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Barksdale v. Franzen

decided: February 24, 1983.

JAMES BARKSDALE, PLAINTIFF-APPELLANT,
v.
GAYLE M. FRANZEN AND JOHN B. GROVES, DEFENDANTS-APPELLEES



Appeal from the United States District Court for the Northern District of Illinois, Eastern Division. No. 80-C-2981 -- Joel M. Flaum, Judge.

Wood and Coffey, Circuit Judges, and Timbers,*fn* Senior Circuit Judge.

Author: Coffey

COFFEY, Circuit Judge.

The plaintiff James Barksdale, an inmate incarcerated in an Illinois prison, brought this pro se action under 42 U.S.C. § 1983 alleging that the Illinois Department of Corrections violated his constitutional rights when it failed to subtract from his prison term the appropriate number of days of good time credit that he is allegedly entitled to under Illinois law. Barksdale, sentenced in 1973 to a term of 75 to 150 years, contends that Ill.Rev.Stat.ch. 38 § 1003-6-3 (1978) compels the Department of Corrections*fn1 to reduce his prison term not only on the "statutory and compensatory good time credit" basis (i.e. reduction of the prison term on a rate prescribed by the Department) but also on a "day-for-day good time" basis (i.e. one day reduction of the prison term for each day of good conduct). The District Court, 526 F. Supp. 1082, for the Northern District of Illinois rejected this argument for double good time credit and entered summary judgment in favor of the defendants. We affirm.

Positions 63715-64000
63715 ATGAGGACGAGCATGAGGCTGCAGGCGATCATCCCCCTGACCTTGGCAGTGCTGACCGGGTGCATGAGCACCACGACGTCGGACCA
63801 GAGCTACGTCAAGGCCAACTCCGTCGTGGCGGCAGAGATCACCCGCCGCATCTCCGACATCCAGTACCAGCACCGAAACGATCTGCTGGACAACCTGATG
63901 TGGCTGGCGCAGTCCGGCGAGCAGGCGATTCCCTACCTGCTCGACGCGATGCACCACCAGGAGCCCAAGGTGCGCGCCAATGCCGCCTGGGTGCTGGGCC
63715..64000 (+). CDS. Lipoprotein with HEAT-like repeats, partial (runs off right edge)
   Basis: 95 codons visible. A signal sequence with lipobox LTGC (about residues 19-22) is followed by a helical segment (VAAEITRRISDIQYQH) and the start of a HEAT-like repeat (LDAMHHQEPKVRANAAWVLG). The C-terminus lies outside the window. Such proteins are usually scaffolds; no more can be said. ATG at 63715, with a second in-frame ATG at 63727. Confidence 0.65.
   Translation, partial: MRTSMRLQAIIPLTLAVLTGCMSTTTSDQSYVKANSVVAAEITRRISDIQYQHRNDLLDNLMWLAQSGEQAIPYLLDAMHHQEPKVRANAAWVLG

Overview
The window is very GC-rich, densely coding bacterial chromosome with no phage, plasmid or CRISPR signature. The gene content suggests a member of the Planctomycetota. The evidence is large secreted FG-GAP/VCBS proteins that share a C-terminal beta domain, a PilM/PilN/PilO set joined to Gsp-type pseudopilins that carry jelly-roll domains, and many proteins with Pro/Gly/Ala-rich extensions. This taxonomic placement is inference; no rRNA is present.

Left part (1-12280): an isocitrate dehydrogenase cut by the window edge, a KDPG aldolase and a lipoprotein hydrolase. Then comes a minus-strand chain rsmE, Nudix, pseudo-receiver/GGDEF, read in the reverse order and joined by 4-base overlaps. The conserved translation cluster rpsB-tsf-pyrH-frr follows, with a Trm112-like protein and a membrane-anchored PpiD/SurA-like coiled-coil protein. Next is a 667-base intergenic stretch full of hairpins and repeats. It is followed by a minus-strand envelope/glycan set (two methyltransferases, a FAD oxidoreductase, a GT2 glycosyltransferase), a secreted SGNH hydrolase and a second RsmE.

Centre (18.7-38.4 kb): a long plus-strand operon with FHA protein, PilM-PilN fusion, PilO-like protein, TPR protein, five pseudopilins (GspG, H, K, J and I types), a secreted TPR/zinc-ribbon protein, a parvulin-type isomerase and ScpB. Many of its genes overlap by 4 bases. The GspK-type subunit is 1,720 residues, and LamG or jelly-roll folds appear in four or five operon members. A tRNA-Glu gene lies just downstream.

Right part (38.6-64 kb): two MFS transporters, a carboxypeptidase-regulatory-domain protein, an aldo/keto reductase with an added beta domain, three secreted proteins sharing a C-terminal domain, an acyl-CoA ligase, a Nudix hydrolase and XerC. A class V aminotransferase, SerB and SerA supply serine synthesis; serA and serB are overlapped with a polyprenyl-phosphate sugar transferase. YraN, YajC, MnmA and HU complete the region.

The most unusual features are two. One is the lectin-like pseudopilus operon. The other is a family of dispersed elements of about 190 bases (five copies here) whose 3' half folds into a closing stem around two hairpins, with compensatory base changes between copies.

In 1972, the plaintiff Barksdale was convicted in an Illinois state court of rape and deviate sexual assault and received concurrent, indeterminate sentences of 50 to 100 years for the rape conviction and 10 to 14 years for the sexual assault conviction. While out on bond for these convictions, Barksdale committed a second crime of rape and another crime of deviate sexual assault. He was tried, convicted and sentenced to a term of 75 to 150 years for the second rape conviction and 4 to 14 years for the second deviate sexual assault conviction, with both sentences to run concurrently with each other and concurrently with the sentences earlier imposed for the 1972 convictions. Barksdale began serving these sentences in 1973 at the Stateville Correctional Center in Joliet, Illinois.

To fully understand Barksdale's contentions, a review of the recent Illinois statutory and case law history of sentencing and good time credit is required. Prior to February 1, 1978, Illinois gave inmates good time credit under a formula known as the "statutory and compensatory" standard. The Illinois Supreme Court described the statutory and compensatory plan as follows: